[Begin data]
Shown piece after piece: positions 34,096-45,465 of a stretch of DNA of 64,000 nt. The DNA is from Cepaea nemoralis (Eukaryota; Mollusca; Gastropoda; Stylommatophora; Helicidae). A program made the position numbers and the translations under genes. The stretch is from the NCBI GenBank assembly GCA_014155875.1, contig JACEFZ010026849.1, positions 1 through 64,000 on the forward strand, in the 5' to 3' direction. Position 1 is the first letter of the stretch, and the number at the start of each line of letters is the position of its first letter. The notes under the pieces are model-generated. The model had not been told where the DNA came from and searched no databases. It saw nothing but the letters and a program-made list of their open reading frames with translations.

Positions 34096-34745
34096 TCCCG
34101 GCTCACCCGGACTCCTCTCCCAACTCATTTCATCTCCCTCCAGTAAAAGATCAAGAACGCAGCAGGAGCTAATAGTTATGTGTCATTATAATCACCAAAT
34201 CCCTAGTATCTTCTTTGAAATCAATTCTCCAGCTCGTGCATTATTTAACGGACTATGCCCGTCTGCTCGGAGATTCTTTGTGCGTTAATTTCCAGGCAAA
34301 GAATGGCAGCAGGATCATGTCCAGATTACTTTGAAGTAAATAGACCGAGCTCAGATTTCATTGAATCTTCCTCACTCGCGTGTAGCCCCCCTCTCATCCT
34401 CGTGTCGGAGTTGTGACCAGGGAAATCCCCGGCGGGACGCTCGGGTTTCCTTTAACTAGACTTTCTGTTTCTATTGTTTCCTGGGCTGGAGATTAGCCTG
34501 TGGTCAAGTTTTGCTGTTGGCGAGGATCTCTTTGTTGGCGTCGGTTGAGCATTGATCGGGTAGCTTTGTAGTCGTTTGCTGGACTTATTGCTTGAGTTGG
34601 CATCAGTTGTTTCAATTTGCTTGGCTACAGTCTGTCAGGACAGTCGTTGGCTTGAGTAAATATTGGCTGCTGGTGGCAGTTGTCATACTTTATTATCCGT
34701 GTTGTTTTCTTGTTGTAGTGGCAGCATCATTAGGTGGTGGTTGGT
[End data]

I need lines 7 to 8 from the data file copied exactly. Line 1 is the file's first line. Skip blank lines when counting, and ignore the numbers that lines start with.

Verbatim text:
34401 CGTGTCGGAGTTGTGACCAGGGAAATCCCCGGCGGGACGCTCGGGTTTCCTTTAACTAGACTTTCTGTTTCTATTGTTTCCTGGGCTGGAGATTAGCCTG
34501 TGGTCAAGTTTTGCTGTTGGCGAGGATCTCTTTGTTGGCGTCGGTTGAGCATTGATCGGGTAGCTTTGTAGTCGTTTGCTGGACTTATTGCTTGAGTTGG